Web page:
Dave Waller was shocked when he received a property tax bill from the Town of Hull last year seeking to collect taxes on Graves Light, a lighthouse he had bought at a federal auction in 2013.
Waller got another surprise in the mail more recently, when the town’s tax collector sent him a letter saying that a “date of taking” would be announced soon.
Graves Light sits on a rocky ledge in the middle of Boston Harbor, surrounded by water, and the only way to get there is by boat. When Waller bought it, the Coast Guard said the lighthouse was not in any city or town.
Since Hull sent that first tax bill last year, Waller has been locked in a legal battle with the town to prove that the lighthouse is not part of Hull. The matter is currently in Land Court.
But that didn’t stop the tax collector from sending out the notice about the “date of taking.” The letter Waller received, dated April 22, stated that $3,461 in outstanding taxes must be paid by May 10, or the town would take further action.
“Outstanding taxes due for all fiscal year 2020 accounts will be published in the Hull/Nantasket Times on 5/13/2021,” the letter said. “A ‘Date of Taking’ will be announced, followed by the recording of an ‘Instrument of Taking’ at the Plymouth County Registry of Deeds.”
Town Counsel James B. Lampke has been defending Hull’s claim that the lighthouse is part of the town. He said there are no plans for a tax taking, despite what the letter says.
“Taxes have been assessed to the property as required by law, and certain notices have to be sent from time to time . . . There’s no tax taking at this time,” Lampke said. “There is no tax taking, and I do not anticipate a tax taking.”
Lampke has also argued the lighthouse should be subject to Hull’s building regulations and would need permits and inspections of the work that’s been done so far. In September, Hull asked the court to issue a temporary restraining order for Waller to stop renovating the lighthouse or pay a $25,000-per-day penalty to the town.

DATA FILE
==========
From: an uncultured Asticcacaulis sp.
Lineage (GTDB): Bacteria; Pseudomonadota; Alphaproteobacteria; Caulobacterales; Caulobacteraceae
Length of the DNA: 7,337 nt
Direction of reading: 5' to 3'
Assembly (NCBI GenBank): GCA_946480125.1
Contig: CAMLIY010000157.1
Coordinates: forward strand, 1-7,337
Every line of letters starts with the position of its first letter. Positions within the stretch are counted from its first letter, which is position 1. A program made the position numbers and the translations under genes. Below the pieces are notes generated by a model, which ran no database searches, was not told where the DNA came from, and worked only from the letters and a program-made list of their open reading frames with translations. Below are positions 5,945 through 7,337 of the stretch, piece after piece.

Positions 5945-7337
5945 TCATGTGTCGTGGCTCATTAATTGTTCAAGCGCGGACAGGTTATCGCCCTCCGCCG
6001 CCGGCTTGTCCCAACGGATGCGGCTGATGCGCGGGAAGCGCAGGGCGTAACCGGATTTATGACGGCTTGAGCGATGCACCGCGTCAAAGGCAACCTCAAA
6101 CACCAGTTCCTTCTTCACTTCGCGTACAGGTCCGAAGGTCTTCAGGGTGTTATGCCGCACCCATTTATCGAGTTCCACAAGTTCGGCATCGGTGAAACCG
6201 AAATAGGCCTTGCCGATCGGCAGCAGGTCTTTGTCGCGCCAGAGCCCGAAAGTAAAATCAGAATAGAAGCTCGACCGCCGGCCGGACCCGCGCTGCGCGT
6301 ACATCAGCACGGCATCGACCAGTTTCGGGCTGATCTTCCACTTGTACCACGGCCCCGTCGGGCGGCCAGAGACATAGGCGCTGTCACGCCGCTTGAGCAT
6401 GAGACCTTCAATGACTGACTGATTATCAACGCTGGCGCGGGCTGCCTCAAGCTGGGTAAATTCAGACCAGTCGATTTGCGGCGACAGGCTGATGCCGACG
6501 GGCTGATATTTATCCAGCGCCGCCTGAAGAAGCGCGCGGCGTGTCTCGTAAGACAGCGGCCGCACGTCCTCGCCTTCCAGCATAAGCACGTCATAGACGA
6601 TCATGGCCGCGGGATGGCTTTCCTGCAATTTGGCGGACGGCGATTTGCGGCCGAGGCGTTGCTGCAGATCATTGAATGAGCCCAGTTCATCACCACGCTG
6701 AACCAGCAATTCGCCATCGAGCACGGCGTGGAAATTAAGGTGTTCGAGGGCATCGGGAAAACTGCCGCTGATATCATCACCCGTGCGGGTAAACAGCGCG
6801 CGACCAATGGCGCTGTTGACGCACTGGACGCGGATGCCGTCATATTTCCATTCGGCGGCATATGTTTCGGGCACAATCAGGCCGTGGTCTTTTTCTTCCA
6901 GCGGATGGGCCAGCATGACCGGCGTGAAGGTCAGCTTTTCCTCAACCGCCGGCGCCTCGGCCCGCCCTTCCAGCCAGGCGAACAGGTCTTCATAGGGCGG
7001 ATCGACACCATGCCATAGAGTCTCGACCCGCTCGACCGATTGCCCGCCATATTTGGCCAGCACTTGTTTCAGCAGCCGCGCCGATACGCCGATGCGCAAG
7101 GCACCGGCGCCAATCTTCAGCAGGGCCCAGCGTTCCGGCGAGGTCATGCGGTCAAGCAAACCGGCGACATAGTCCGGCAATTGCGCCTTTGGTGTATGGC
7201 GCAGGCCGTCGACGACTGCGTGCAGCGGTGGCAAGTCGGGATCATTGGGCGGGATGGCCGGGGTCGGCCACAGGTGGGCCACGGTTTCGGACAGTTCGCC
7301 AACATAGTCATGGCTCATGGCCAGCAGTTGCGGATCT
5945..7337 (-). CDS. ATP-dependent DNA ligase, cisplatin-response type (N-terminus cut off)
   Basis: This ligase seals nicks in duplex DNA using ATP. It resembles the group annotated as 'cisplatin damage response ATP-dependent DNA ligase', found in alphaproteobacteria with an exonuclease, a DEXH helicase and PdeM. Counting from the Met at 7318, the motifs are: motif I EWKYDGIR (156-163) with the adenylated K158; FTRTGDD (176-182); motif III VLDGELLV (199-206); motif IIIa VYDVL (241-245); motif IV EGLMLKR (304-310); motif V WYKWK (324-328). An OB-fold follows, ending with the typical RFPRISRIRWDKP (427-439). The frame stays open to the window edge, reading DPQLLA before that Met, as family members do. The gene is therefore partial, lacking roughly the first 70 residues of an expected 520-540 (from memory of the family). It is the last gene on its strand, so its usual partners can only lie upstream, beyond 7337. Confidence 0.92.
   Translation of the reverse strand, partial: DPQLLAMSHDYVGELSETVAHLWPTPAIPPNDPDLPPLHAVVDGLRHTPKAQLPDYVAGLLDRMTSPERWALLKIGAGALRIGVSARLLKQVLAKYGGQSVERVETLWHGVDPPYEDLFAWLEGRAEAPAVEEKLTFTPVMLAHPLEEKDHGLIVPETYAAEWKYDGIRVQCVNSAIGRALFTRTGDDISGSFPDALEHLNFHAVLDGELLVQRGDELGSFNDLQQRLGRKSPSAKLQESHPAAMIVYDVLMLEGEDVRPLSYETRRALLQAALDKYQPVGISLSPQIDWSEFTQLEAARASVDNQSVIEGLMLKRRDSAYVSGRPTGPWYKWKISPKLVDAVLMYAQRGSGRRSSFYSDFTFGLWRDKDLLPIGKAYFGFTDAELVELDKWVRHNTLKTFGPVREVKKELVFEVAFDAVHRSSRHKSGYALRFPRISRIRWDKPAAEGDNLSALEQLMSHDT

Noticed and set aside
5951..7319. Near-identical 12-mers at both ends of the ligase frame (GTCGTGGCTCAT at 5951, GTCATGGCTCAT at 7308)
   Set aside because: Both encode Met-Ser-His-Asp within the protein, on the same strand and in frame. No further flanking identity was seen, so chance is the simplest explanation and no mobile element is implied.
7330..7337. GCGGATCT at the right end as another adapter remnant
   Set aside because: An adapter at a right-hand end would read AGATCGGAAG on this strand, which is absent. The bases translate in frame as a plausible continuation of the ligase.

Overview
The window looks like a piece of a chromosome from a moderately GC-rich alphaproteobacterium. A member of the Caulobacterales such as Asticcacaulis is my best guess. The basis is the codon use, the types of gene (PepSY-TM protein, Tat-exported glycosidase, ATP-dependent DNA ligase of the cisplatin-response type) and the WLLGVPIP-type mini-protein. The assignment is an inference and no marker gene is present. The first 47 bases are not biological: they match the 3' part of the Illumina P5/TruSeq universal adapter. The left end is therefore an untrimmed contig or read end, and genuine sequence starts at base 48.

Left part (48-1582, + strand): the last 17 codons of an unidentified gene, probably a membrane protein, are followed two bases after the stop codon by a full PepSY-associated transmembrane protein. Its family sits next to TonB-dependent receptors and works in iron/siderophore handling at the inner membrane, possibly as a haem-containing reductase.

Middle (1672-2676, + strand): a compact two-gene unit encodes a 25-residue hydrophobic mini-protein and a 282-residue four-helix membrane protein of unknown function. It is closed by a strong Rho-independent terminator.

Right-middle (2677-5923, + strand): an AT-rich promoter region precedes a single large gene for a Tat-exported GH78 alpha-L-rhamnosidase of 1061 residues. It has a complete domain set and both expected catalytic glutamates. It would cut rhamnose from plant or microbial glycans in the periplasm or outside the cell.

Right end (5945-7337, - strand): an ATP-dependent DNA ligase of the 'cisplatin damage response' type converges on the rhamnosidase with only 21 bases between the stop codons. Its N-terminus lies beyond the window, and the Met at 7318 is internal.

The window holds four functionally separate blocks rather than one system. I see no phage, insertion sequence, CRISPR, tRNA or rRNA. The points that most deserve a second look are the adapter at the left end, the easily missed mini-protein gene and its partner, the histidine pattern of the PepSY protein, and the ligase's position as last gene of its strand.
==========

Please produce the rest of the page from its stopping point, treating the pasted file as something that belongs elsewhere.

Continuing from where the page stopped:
Waller, who partnered with philanthropist Bobby Sager to preserve Graves Light, has spent years meticulously restoring the inside and making it into a livable home.
The way Waller sees it, the town’s actions look like “a very costly and meaningless attempt at a land grab.”
“It’s weird, because [the town is] filing an ‘Instrument of Taking’ in Plymouth County Registry of Deeds, but Graves Ledge is in Suffolk County, so I’m not sure how that will work out for them,” Waller said.
From 1903 to 2013, Graves Light was federal property. When Waller bought it at auction in 2013 for $933,888, he received a title examination the Coast Guard commissined that stated the “property is not located within the corporate limits of any municipality.”
Peter A. Biagetti, an attorney who represents Waller and Sager, said the tax collector’s notice was “premature” at best, at worst “incorrect.”
Biagetti said they plan to file a motion for summary judgement in Land Court on June 15.
“We feel as confident in our position as we ever have,” Biagetti said.